Posts tagged ‘australian’
The first books in this series are: Meet Grace by Sofie Laguna, Meet Letty by Alison Lloyd, Meet Poppy by Gabrielle Wang and Meet Rose by Sherryl Clark.
These four chapter books form the beginning of the Our Australian Girl series by introducing four girls growing up in colonial Australia. In 1808, Grace, homeless and hungry on the streets of London, steals a horse and finds herself on a prison ship bound for the colony. In 1841, under very different circumstances, Letty mistakenly joins her sister on migration to Australia. In 1864, we follow Poppy, a girl of Aboriginal and Chinese parentage who sets out after her brother when he escapes from their rural institutional home. And lastly, there’s Rose, a privileged Melbournian who upsets her mother by idolising her thoroughly modern, suffragette Aunt Alice.
Each slip of a book includes a bundle of extra information to colour the central plot, including a map, a teaser of the next book (there are 16 in all), an autobiographical blurb from the author on ‘How I became an Australian girl’, a website and a page of historical facts. While some of this extra content feels heavily ingratiating to the readership, the writing is of such quality, the plots fast-paced, the themes well handled and the girls so engaging that the package works. This is a great series with which to introduce eight- to twelve-year-olds who aren’t quite ready for the My Australian Story series (published by Scholastic) to Australian history.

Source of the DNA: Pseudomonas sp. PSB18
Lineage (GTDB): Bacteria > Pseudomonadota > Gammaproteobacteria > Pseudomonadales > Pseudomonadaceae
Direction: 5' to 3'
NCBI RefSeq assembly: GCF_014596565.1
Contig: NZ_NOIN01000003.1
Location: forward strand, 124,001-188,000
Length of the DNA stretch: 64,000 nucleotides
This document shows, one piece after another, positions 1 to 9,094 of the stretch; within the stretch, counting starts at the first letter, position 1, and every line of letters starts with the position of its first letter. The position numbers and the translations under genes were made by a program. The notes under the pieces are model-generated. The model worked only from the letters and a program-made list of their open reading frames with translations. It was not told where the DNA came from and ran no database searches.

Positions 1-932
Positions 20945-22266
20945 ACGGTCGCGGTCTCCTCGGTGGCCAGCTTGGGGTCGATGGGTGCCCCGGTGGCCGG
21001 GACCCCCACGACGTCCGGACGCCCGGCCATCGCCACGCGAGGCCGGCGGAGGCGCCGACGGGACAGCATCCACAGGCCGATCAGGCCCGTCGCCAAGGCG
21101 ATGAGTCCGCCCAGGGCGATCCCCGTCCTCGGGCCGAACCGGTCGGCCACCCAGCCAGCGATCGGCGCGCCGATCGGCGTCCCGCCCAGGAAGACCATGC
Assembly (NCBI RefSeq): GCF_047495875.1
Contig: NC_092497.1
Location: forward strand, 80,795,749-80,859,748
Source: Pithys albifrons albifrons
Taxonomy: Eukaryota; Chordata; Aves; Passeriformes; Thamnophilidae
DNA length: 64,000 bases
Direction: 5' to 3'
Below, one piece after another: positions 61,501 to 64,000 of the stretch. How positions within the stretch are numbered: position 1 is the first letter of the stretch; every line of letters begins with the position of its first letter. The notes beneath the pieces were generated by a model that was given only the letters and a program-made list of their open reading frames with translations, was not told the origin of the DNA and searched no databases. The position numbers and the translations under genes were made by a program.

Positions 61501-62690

Rosie Black lands in hot water when she sets off a tracking device attached to a mysterious box she finds whilst scavenging on the waterfront in her hometown of Newperth. Now a wanted woman by several parties (all of varying degrees of sinister shadiness), Rosie sets off on a quest that takes her to Mars, where she discovers the truth about the deadly MalX virus that killed her mother and threatens the lives of the less fortunate inhabitants of Earth. Rosie is joined by cool Aunt Essie, Pip – who has a lot to hide behind his dishy slacker exterior, and Riley, Pip’s ‘boss’, who’s seriousness drives the plot along and let’s you know that this is not all space jokes and flirting.
Read it if: you like action driven speculative futures.
What separates it from the masses: is the believability of the class structure (the haves are “Centrals” – they live in the better parts of the center of town and the “Bankers”, of which Rosie is one, are the have-nots) and the concept of a genetically mutated version of malaria bringing serious risk to the Australian population.
Satisfaction factor: who doesn’t want to see an Aussie chick fulfilling her dream of landing a spacecraft on Mars (albeit in a rather risky, crash-landing situation)?
If it were a movie: Rosie would be played by Chloe Grace Moretz, who’s awesome Hit-Girl made the movie Kick-Ass jump from standard fare to classic tongue-in-cheek super hero flick.